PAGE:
Results:

Four of 24 patients (16%) had grade III–IV diarrhea (8 had prior pelvic radiation therapy, a risk factor associated with diarrhea). Comparison was made to incidence of grade II–IV diarrhea in previous colorectal cancer studies. The researchers’ conclusion was that intestinal alkalization may be effective in preventing diarrhea with patients with gastrointestinal cancer receiving irinotecan.


 

Limitations:

  • Uncontrolled trial
  • Small numbers

Takeda, Y., Kobayashi, K., Akivama, Y., Soma, T., Handa, S., Kudoh, S., & Kudo, K. (2001). Prevention of irinotecan (CPT-11)-induced diarrhea by oral alkalization combined with control of defecation in cancer patients. International Journal of Cancer, 92(2), 269–275.

doi: 10.1002/1097-0215(200102)9999:9999<::AID-IJC1179>3.0.CO;2-3
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Study Purpose:

To evaluate the use of oral alkalization (OA) with control of defecation (CD)

Intervention Characteristics/Basic Study Process:

  • Patients were given OA, consisting of 0.5 g NaHCO3 (sodium bicarbonate) and 0.5 g magnesium oxide, after meals and at bedtime with basic water (pH > 7.2) continuously for a total of 1,500-2,000 mL/d and 100 mg oral ursodeoxycholic acid 100 mg po 1–4 times daily after meals.
  • For CD (administering laxative treatment to avoid long contact time of irinotecan metabolite with bowel mucosa), patients were given up to 4 g per day of magnesium oxide and 2 L per day of excess basic water.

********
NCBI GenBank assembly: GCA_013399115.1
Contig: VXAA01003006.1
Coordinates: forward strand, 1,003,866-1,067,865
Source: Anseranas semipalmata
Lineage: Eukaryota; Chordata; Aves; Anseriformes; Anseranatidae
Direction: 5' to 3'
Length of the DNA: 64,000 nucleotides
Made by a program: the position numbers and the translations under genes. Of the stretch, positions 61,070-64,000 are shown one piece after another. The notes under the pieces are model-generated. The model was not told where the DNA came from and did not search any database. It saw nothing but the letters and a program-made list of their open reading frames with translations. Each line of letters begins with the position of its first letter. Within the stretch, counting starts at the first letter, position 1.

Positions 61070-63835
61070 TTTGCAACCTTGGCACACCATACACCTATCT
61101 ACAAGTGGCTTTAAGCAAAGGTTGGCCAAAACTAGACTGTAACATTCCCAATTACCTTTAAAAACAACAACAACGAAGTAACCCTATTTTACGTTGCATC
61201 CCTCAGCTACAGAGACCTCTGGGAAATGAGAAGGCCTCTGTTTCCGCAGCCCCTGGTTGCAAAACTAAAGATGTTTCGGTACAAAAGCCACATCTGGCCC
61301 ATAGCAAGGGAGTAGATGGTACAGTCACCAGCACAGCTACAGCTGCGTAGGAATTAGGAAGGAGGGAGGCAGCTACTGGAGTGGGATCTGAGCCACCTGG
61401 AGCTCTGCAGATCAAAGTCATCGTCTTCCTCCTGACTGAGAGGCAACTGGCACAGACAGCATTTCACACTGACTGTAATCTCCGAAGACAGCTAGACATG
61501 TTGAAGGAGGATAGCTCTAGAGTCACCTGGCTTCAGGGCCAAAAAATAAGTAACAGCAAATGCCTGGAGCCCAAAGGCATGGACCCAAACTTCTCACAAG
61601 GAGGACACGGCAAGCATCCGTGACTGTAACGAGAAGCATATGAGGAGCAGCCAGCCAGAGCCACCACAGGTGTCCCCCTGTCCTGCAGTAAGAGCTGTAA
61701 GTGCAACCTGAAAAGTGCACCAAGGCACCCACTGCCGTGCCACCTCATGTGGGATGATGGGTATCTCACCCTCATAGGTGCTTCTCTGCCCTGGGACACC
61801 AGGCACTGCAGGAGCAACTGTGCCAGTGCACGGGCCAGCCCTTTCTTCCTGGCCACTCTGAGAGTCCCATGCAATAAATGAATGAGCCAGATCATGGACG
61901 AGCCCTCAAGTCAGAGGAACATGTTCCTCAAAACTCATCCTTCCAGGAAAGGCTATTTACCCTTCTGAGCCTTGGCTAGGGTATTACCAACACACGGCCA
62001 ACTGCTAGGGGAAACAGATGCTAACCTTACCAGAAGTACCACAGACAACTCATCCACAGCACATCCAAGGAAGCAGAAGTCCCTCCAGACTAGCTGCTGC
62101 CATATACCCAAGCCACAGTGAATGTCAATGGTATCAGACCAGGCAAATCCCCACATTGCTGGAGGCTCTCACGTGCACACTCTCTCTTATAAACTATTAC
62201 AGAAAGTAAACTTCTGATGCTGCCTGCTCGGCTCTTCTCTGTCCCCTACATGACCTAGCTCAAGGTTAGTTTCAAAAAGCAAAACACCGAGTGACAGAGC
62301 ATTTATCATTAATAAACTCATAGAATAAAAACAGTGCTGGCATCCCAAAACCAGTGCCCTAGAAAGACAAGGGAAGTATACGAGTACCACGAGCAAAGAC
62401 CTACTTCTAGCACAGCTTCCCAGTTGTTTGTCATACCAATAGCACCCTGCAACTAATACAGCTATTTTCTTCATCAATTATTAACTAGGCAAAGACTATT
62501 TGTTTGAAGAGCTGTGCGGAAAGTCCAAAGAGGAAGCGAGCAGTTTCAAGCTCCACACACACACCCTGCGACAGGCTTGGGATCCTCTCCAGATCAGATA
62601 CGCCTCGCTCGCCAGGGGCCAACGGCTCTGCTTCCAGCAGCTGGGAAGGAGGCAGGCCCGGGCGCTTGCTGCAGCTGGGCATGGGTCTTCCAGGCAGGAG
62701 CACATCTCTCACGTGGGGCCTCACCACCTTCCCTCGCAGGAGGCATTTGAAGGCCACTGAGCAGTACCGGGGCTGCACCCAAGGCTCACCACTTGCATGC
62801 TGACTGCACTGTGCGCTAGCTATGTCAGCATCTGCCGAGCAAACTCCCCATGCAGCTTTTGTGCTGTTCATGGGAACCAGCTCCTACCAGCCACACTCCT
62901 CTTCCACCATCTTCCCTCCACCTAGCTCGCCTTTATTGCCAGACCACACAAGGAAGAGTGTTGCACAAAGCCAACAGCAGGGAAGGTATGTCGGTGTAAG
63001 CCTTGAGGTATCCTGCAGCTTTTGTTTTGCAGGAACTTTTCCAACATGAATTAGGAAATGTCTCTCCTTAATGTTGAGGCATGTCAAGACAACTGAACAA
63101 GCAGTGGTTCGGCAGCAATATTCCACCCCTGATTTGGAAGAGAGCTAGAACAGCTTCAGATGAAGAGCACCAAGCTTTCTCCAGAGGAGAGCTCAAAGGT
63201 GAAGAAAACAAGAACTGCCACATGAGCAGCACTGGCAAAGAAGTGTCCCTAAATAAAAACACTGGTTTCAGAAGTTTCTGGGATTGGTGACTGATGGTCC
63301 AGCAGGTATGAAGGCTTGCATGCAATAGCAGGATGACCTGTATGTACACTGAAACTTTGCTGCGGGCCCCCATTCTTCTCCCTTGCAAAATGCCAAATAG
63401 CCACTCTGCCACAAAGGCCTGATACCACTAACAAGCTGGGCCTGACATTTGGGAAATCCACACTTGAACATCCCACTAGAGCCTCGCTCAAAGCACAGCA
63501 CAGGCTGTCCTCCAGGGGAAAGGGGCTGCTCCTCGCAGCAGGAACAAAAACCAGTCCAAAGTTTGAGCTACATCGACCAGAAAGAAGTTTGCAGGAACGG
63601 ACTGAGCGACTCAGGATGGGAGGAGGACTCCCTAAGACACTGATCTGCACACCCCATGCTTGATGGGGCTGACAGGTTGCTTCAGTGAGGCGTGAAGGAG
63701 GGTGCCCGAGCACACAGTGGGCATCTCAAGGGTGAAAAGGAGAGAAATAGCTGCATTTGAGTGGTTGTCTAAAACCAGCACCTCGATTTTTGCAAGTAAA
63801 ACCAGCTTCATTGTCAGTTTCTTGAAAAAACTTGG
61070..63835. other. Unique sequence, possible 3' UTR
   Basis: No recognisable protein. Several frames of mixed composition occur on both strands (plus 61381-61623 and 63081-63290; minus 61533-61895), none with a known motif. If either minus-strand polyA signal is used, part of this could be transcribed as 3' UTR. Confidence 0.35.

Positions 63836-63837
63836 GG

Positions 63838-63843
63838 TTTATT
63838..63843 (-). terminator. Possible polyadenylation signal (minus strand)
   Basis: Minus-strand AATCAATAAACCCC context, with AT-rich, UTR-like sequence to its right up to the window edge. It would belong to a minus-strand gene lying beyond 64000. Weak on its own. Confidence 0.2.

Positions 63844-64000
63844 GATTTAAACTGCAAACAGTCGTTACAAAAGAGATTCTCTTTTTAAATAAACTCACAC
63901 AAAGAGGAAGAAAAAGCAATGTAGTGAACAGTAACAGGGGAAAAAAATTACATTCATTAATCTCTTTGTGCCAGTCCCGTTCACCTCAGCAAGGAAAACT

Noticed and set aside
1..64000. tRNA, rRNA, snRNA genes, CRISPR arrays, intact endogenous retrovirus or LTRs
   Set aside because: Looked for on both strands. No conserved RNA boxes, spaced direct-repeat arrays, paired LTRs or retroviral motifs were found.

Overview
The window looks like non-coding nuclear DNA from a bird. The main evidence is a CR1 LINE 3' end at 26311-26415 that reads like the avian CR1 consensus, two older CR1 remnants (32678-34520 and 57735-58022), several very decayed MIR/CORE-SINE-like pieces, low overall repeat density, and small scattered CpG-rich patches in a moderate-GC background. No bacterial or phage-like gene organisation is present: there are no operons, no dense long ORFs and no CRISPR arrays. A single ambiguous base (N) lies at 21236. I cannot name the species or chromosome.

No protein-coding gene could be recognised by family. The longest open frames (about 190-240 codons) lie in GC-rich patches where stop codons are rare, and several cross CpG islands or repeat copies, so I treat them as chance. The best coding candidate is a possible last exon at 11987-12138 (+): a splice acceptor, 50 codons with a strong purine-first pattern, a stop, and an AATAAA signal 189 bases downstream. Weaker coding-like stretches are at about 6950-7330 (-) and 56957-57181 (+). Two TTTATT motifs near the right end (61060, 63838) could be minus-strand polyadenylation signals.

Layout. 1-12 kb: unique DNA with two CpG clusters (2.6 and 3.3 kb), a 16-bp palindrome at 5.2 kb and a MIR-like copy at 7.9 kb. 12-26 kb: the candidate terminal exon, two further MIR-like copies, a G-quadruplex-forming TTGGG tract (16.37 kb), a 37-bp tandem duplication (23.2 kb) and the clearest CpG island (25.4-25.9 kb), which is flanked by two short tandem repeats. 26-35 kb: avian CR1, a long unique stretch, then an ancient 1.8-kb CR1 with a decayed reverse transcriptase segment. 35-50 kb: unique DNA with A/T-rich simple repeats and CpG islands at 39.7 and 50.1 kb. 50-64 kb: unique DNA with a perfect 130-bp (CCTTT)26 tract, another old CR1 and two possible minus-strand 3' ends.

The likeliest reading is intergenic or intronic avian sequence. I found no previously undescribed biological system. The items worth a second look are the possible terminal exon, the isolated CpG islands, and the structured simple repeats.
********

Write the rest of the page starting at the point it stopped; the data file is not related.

• If patients experienced watery diarrhea with OA and CD, magnesium oxide was discontinued until symptom resolution.

Sample Characteristics:

  • The study evaluated Japanese patients with small cell lung cancer or nonsmall cell lung cancer.
  • Group B consisted of 37 consecutive patients from three ongoing, prospective, phase I/II studies receiving irinotecan in combination with cisplatin in the presence of OA and CD.
  • Group A consisted of 32 control subjects without OA and CD who were matched to the background characteristics of the case patients treated with irinotecan and cisplatin.

Setting:

The study was conducted at a single institution.

Study Design:

This was a case-control study.

Measurement Instruments/Methods:

  • Intraluminal pH, hematologic toxicity, and nonhemotologic toxicity were evaluated.
  • Gastrointestinal (GI) evaluation included recording appetite loss, nausea and vomiting, constipation, delayed diarrhea, and amount of loperamide used.
  • Dose intensity and response were recorded.
  • Use of loperamide was recorded. Patients received 2 mg loperamide on demand after every diarrheal episode. When this approach did not succeed, patients were managed with 2 mg of loperamide every 4 hours routinely until free of diarrhea for 12 hours.

Results:

  • European Cooperative Oncology Group (ECOG) Common Toxicity Criteria (CTC) were measured.
  • The OA and CD group (group B) had the following results.
    • Higher stool pH (p < 0.0001)
    • Reduced incidence of delayed diarrhea at grade 2 or higher (group A = 32.3%, group B = 9.4%, p = 0.005)
    • Nausea (p = 0.0001)
    • Vomiting (p = 0.001)
    • Myelotoxicity (p = 0.03)
    • Lymphocytopenia (p = 0.034)
    • Dose intensification (from 34.6 to 39.9 mg/m2 per week [p < 0.001])
    • Tumor response rate of 59.3% versus 38.5% in group A (p = 0.173).
  • Duration of delayed diarrhea was 2.8 times longer in group A (p < 0.0001).
  • Loperamide use was greater in group A (p = 0.003).

Conclusions:

Patient response rates did not indicate that OA and CD compromised the clinical efficacy of irinotecan and cisplatin therapy. Although a reduced amount of irinotecan and SN-38 may be circulated enterohepatically, the increased dose intensity conferred by OA and CD resulted in maintenance of the same degree of clinical efficacy.

Nursing Implications:

OA and CD appeared to be useful in preventing the dose-limiting side effects of irinotecan, primarily nausea, vomiting, granulocytopenia, and delayed diarrhea.